When it comes to beer, Phil Farrell is no chicken.
His rubber chicken mascot at beer festivals and competitions may fool some, but Farrell’s motto is to “fear no beer.”
He’s tasted a beer in every country in Europe, home-brewed every competition-recognized style and attended a camp where he designed his own brew, just to name a few of his beer-related accomplishments.
Most recently, all the hard work landed him his ultimate prize in the world of beer as he earned the title of 2011 Beerdrinker of the Year by Wynkoop Brewing Company in Denver.
Farrell, a Cumming-based commercial pilot, is the 15th winner of the annual honor and the first from Georgia.
He traveled to Denver for the Feb. 27 finalists’ competition, during which he wowed the judges in answering questions, an unknown beer taste test and opening and closing statements illustrating his passion for beer.
The two-hour competition drew a standing-room only crowd to watch the three finalists.
Farrell said the high point for him was when he not only named the style of beer he was tasting, but also the exact brand — a Duvel.
“I basically described what I was smelling, tasting and looking at ... and then I picked the beer,” Farrell said. “I nailed it. That was huge.”
He closed the competition with a song honoring both his love of beer and his chicken mascot, which originated from his involvement in the Gainesville-based beer club, the Chicken City Ale Raisers.
The song was a parody of Billy Joel’s “Piano Man” called “Chicken Man,” to which the chorus is: “Brew me a beer you’re the Chicken Man/Pour me a beer tonight/’Cause we’re all at the bar in the Wynkoop/And beer gets us feeling all right.”
Farrell said he decided to remain in Denver after the competition for a “victory lap,” involving plenty of visits to nearby pubs.
Marty Jones, contest organizer for Wynkoop, said Farrell was the perfect mix this year of everything the contest looks for in a champion.
“You have to have this really nice mix of knowing a great deal about beer, being able to answer questions about beer, be able to think on your feet,” Jones said.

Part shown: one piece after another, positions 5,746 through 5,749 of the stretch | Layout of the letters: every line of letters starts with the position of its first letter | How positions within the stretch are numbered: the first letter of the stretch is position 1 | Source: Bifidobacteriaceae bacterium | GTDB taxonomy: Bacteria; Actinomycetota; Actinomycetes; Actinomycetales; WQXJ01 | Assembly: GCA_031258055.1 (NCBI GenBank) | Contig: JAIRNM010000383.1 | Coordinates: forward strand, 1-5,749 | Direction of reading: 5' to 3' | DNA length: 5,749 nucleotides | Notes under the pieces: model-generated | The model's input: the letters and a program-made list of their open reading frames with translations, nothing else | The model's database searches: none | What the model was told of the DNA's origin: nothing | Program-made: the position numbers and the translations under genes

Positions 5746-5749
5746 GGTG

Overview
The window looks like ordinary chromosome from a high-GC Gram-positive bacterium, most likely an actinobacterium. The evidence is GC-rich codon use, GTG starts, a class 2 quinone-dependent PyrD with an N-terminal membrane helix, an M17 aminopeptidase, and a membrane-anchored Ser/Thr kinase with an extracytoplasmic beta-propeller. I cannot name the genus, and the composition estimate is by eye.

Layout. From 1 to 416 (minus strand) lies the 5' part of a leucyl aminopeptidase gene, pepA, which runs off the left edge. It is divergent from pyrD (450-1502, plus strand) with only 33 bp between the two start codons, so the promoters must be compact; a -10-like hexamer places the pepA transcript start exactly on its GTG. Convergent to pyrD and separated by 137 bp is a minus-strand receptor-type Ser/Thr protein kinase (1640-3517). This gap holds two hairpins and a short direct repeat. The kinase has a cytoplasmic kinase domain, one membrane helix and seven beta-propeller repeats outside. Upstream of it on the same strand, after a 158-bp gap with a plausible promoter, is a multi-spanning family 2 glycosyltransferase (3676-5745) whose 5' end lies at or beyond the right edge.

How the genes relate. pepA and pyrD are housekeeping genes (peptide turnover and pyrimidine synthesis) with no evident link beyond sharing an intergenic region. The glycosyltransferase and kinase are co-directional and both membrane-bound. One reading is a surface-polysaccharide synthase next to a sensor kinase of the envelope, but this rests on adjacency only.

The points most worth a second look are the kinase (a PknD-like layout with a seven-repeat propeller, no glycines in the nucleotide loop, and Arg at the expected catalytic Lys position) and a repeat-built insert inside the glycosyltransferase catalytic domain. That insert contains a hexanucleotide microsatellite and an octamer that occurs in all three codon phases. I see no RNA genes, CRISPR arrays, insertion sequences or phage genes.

“We’re also looking for someone we’d want to drink beer with, not just a beer nerd.”
Aside from the 2011 title, Farrell received free beer for life at Wynkoop, $250 at a local brewpub of his choice and a shirt proclaiming his coveted win.
The contest asks beer lovers nationwide to send in a beer resume highlighting their passion. Jones said sometimes people misunderstand the title based on the name.
People who drink a lot of beer, he said, are “not who we’re looking for.”
“We’re looking for people who have a great passion and love of beer and take it very seriously,” Jones said. “They appreciate its culture, but are also great ambassadors of beer.
“Phil is a great face to our contest. When you meet him, you instantly see how much beer means to him.”
Farrell, a finalist in the competition three years earlier, said winning the title just fits who he is as a beer lover and person who wants to expand others’ beer horizons.
“I don’t care where you go, the brewers are just the most wonderful people in the world,” he said. “It’s just my way to give back one-tenth of what was given to me, and to get people that much more excited about beer.”
Farrell said his own interest in beer began to develop during his time in the Air Force. He had the opportunity to taste beers in many different countries.
As a pilot, he’s no stranger to travel, and Farrell loves to try beers where they’re made fresh and have “the home-field advantage.”
In 2010, Farrell drank brews in 32 states and 18 countries, as well as wracking up more than 11,000 miles on his family’s RV. He said his wife has been very “beer supportive.”
At his home in Cumming, Farrell continues his quest for new beers by home-brewing his own in his basement pub, which features six taps, three refrigerators and a 15-gallon brewing system.
He began the operation in the 1990s and has worked his way up to being a judge for home-brew competitions.
Overall, Farrell said the present is a great time for the world of beer.
“There’s been an incredible renaissance in craft beer and beer in general,” he said. “People are realizing that beer doesn’t have to be a homogenized one-size-fits-all kind of product.”